Only one rule remains valid about US politics in the age of Donald Trump: whenever it seemingly can’t shock any more, it does. Election campaign season is gripped by once unimaginable fears of violence, sabotage and a possible refusal by Trump to cede power if he loses.
This sorry state of affairs is also a vindication for Sarah Kendzior, one of the earliest writers to sound the alarm about how Trump would change America. Her trademark phrase is that the Trump administration is a “transnational crime syndicate masquerading as a government”. Such uncompromising language has won her fans, but also helped define her as a Cassandra, especially when many seemed willing to give a newly elected Trump the benefit of the doubt.
In an interview conducted before the president contracted coronavirus, Kendzior says an unwillingness to believe the worst is part of the problem. “If a mafia state has really taken hold, wouldn’t someone from our institutions do something about it? And the answer is no, they didn’t, but it’s the lack of that expected response that I think has led people to believe things are safer than they are, better than they are, even in the face of overwhelming evidence.”
What about “Hanlon’s razor” — never assume a conspiracy where mere incompetence will do? “That has to be thrown out,” she insists. “These are overtly malicious actors who confess their crimes.” Hence the title of Hiding in Plain Sight, published this year, her book chronicling four decades of Trump’s entanglement with international — especially post-Soviet — organised crime connected to political power.
Many authors have tried to explain how Trumpism could happen. What makes Kendzior’s book stand out is how she weaves Trump’s ascendancy into two other chronologies: the erosion of America’s institutions and the polarisation of its economy, told in part through her own life story.
Kendzior, who turned 30 the month Lehman Brothers collapsed, bears the scars of her generation. “I had begun
my adult life at the tail-end of a dream, one that rapidly transformed into a nightmare of dashed expectations
and diminished returns,” she writes. America’s failure to resist Trumpism owes a lot to this death of aspiration at the bottom, she argues, set against enrichment at the top.
Hiding in Plain Sight observes that back in 2000, she could be hired as a reporter on the New York Daily News straight out of college and be paid well enough to live on her own in New York. She then witnessed the onslaught of the internet on US newspapers. Ten years on, she writes, “my old Daily News job had been converted into an unpaid internship”.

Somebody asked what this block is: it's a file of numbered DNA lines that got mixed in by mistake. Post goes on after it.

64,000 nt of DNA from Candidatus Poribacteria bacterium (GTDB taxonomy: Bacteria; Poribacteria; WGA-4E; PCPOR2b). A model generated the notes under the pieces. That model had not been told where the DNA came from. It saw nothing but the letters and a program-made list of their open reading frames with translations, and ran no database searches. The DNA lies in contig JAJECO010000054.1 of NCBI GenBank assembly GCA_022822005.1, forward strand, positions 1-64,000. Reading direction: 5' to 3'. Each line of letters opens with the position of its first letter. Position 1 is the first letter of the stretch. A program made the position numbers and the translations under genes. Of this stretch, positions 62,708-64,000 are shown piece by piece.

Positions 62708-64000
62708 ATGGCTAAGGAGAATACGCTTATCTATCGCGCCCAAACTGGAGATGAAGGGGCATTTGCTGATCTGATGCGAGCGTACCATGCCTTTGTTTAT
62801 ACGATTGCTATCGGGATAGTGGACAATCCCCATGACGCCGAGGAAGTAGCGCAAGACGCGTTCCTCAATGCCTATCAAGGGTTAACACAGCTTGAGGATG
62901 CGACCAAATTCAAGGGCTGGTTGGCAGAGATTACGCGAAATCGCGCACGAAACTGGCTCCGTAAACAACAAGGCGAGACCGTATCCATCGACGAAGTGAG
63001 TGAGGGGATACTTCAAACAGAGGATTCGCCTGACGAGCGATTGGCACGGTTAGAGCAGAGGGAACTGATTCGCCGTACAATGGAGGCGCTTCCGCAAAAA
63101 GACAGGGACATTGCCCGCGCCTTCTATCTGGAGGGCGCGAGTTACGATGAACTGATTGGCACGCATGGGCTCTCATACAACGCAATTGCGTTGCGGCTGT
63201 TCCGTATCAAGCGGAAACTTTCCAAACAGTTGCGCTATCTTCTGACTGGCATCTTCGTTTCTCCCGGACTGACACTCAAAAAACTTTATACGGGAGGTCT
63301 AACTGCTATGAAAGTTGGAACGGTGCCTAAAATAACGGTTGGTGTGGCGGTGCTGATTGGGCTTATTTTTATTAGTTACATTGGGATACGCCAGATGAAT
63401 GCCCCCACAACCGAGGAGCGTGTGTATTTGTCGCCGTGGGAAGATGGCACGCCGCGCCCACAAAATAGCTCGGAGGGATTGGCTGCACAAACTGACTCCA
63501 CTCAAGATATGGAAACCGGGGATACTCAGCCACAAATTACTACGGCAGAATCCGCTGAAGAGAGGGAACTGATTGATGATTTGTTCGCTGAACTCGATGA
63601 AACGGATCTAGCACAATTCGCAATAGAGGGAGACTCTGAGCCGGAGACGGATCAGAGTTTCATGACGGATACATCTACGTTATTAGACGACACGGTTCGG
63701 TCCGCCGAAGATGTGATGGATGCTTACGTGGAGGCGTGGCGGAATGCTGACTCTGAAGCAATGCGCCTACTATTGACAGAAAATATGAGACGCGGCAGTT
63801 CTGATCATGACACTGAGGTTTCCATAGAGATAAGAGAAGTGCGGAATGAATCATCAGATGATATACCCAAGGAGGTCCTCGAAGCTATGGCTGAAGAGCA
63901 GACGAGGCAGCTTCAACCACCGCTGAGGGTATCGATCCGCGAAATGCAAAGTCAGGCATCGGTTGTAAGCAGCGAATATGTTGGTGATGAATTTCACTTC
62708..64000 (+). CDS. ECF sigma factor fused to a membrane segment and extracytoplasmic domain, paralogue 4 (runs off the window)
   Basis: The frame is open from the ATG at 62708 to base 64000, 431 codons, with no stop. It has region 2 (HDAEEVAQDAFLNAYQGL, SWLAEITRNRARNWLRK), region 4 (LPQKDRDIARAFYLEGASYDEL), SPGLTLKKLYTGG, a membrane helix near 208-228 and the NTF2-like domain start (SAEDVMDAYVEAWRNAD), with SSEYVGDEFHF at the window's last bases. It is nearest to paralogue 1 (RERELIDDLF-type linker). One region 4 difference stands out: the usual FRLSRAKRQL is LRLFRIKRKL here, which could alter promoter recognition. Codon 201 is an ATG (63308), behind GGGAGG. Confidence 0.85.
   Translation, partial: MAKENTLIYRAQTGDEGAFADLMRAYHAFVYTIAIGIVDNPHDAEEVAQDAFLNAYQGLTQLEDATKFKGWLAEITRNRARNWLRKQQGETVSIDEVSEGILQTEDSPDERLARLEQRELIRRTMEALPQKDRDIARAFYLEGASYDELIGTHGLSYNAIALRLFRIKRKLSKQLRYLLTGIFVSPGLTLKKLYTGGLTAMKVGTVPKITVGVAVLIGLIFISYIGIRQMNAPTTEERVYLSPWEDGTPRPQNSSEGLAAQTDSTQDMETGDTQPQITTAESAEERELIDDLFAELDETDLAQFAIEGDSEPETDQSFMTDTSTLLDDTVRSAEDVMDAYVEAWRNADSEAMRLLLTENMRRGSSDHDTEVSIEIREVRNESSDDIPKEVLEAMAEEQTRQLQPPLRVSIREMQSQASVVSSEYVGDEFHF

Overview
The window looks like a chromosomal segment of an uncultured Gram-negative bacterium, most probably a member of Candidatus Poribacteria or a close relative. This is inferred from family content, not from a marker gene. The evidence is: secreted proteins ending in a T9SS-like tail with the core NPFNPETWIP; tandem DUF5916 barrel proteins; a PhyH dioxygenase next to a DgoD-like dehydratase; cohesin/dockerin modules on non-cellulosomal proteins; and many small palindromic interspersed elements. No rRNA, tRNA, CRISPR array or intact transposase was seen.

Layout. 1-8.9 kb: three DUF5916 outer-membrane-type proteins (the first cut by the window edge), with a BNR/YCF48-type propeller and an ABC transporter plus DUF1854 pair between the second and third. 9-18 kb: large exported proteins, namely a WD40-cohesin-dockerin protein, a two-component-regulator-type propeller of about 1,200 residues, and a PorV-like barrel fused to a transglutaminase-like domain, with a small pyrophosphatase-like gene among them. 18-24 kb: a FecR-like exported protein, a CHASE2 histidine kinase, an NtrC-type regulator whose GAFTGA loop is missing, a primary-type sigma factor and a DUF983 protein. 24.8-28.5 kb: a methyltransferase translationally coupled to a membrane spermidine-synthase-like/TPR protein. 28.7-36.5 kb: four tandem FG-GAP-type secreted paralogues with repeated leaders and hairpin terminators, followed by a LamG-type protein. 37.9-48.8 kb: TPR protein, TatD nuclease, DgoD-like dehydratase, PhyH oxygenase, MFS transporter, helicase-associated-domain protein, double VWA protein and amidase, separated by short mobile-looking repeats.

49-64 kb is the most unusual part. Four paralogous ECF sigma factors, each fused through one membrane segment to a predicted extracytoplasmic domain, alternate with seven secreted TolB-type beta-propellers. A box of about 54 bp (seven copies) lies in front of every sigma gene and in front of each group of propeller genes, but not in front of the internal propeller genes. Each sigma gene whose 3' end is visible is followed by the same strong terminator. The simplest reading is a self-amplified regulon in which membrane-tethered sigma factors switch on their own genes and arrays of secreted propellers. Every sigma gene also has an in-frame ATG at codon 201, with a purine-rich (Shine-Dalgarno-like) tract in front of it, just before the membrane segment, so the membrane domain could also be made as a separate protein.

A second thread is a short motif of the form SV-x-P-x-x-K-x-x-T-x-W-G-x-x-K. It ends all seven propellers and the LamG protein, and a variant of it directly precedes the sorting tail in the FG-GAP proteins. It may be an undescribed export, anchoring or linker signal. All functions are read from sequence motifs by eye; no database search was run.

The death of local journalism was instrumental in the deterioration of US politics. “If it’s your local community, you usually deal with the same set of facts,” Kendzior says, while “national propaganda outlets [create] a different kind of America, where we’re seeing past each other instead of seeing each other.”
Funding cuts led US universities to rely on insecure adjunct teaching jobs, and Kendzior gave up on academia after a PhD in anthropology about post-Soviet Central Asia. But that research taught her to recognise an autocrat: “We’ve seen [Trump] follow the textbook road to autocracy . . . Our institutions were very fragile and corrupt and the refusal to admit that led to the broader refusal to recognise how profoundly dangerous [Trump’s] installation was.”
That refusal is encouraged by the media and entertainment industries. Kendzior reserves particular scorn for The Apprentice, the reality TV show
that was, in her telling, a dry run for autocratic propaganda. “Dictatorship is a branding operation,” she writes. “The Apprentice conditioned Americans to accept fraud as entertainment.”
Kendzior has a knack for a good phrase. She hosts a podcast called Gaslit Nation, named after the emotional manipulation used by abusers to make victims doubt their own sanity through aggressive lying. Her previous book was titled The View from Flyover Country, reflecting the American microcosm that is her hometown, St Louis, Missouri.
While she writes in her book as if America’s perdition is assured, in conversation she is less deterministic. But she takes as given that Trump will try to stay in power, and expects unrest as he casts doubt on the result. Her big fear is that even a Biden administration will want to “move on, keep the peace”. She blames Democrats for repeating this mistake after successive Republican misdeeds — Watergate, the Iran/Contras scandal, the Iraq war — which enabled the people responsible to “come back into power, like a Celebrity Apprentice of felons”.
Patience may now have run out: “Americans have spent a couple of decades not having a future — clawing our way into basic safety — and are staring into a future of climate change and disaster capitalism.” Even after a Biden victory, a reckoning with the “root problem” of institutional corruption is essential, she tells me. “Folks have had it, they’re not going to roll over.”
Hiding in Plain Sight: The Invention of Donald Trump and the Erosion of America, by Sarah Kendzior, Flatiron Books, RRP£21.00, 288 pages
Martin Sandbu is the FT’s European economics commentator. His latest book is ‘The Economics of Belonging’
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